The topics covered are intriguing, the order in which they are presented is very thoughtful.

The Peripheral

The Peripheral

Most painful read of 2022. I read it in anticipation of the TV series that came out in October.

I enjoyed the TV series very much. I really, and I can’t stress really enough, hated the book.

The ideas are quite profound but the writing style ruined everything for me. Most chapters go on for pages before the author reveals the name of the person is talking about. I really don’t get this approach.

A Memory Called Empire

A Memory Called Empire

First book of the “Teixcalaan duology”.

I loved everything about this book. The ideas, the characters, the writing, the plot.

Arkady Martine is an incredible writer and I can’t wait to read more from her.

Crafting Interpreters

Crafting Interpreters

If you’re a programmer, chances are you toyed with the idea of building your own language. Even just to understand how they work. It turns out they’re “just” computer programs. Some bits are easier than you think, others no so much.

Bob Nystrom did an incredible job at guiding you through building a programming language from scratch. He did it twice in the same book: first with Java and then with C so you can really grok the difference between an interpreted language and a bytecode, compiled one.

Together with “designing data intensive applications” and “programming pearls”, the best technical book I have ever read.

A Desolation Called Peace

A Desolation Called Peace

Second book in the “Teixcalaan duology”.

I didn’t think I would like it as much as the first one. I was like “nah, the first one is a masterpiece. No chance this one is as good”.

I was wrong. Arkady Martine is way too good.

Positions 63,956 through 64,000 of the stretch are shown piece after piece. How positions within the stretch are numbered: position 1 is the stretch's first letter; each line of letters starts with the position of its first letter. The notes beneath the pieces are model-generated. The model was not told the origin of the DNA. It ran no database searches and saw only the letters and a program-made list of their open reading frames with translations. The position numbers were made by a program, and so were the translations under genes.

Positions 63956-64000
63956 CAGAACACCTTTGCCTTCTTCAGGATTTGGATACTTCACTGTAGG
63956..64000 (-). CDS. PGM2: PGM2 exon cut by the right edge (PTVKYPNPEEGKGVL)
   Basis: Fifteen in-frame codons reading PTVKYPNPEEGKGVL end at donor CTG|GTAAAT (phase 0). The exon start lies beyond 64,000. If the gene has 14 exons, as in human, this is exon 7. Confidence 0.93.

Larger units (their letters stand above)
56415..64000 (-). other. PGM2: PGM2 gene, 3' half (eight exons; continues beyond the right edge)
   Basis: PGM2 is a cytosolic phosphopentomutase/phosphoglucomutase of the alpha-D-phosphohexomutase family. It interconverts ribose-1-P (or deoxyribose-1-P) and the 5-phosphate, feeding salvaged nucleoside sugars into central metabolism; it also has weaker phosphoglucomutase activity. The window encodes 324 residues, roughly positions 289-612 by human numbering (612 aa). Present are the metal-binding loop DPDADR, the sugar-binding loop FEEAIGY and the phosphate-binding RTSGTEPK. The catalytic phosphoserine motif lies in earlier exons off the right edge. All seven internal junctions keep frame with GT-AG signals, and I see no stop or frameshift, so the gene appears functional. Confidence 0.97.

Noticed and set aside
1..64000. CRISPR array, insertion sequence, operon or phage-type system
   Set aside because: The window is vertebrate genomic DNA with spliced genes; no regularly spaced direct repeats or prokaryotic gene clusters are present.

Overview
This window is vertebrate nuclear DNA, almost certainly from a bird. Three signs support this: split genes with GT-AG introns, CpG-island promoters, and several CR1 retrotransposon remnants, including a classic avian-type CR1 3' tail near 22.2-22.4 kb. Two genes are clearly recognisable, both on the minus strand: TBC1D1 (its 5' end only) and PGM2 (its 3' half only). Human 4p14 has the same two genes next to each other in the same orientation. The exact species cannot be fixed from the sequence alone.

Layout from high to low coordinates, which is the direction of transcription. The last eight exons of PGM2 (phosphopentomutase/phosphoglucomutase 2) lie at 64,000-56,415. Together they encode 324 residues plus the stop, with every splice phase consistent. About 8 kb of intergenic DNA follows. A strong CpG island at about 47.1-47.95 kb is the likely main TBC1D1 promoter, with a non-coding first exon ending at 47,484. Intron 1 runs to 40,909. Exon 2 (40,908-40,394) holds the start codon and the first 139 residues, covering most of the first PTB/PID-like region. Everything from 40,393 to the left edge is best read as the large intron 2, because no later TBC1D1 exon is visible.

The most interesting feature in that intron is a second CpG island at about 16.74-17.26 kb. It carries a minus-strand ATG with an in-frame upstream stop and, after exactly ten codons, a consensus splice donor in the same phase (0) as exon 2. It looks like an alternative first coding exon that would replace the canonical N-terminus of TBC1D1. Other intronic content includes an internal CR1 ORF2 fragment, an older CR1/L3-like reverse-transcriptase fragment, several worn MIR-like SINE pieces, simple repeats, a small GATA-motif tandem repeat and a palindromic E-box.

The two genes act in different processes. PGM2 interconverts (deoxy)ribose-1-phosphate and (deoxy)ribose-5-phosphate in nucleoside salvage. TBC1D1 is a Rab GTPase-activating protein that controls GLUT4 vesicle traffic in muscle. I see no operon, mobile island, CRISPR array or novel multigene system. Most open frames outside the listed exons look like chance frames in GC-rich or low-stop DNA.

Transition

Transition

My first Iain M. Banks book.

It took me a bit to get used to the writing style but then I got completely lost into this universe of parallel worlds. Profoundly interesting story.

It would make an amazing 10-episode “TV mini series”. But, hey, can I do the casting?

On Writing

On Writing

A few weeks ago, I updated one of my favourite writings also called On writing. When I shared the updated version, plaindocs recommended this. A definitive sign I should read my first Stephen King book, right?

Very glad I did so. The best book on writing I have ever read. By far.

Effective Kotlin

Effective Kotlin
I was looking to deepen my understanding of Kotlin. I picked this one up because it’s written in the spirit of “Effective Java”. Not even remotely in the same league but worth a read.

Effective Software Testing

Effective Software Testing

I’m just now realising I read two books in a row starting with the same word and I wonder if that ever happened before ๐Ÿค”

Anyway, this wasn’t a planned read but I went from checking it out to reading it without really realising. A good sign.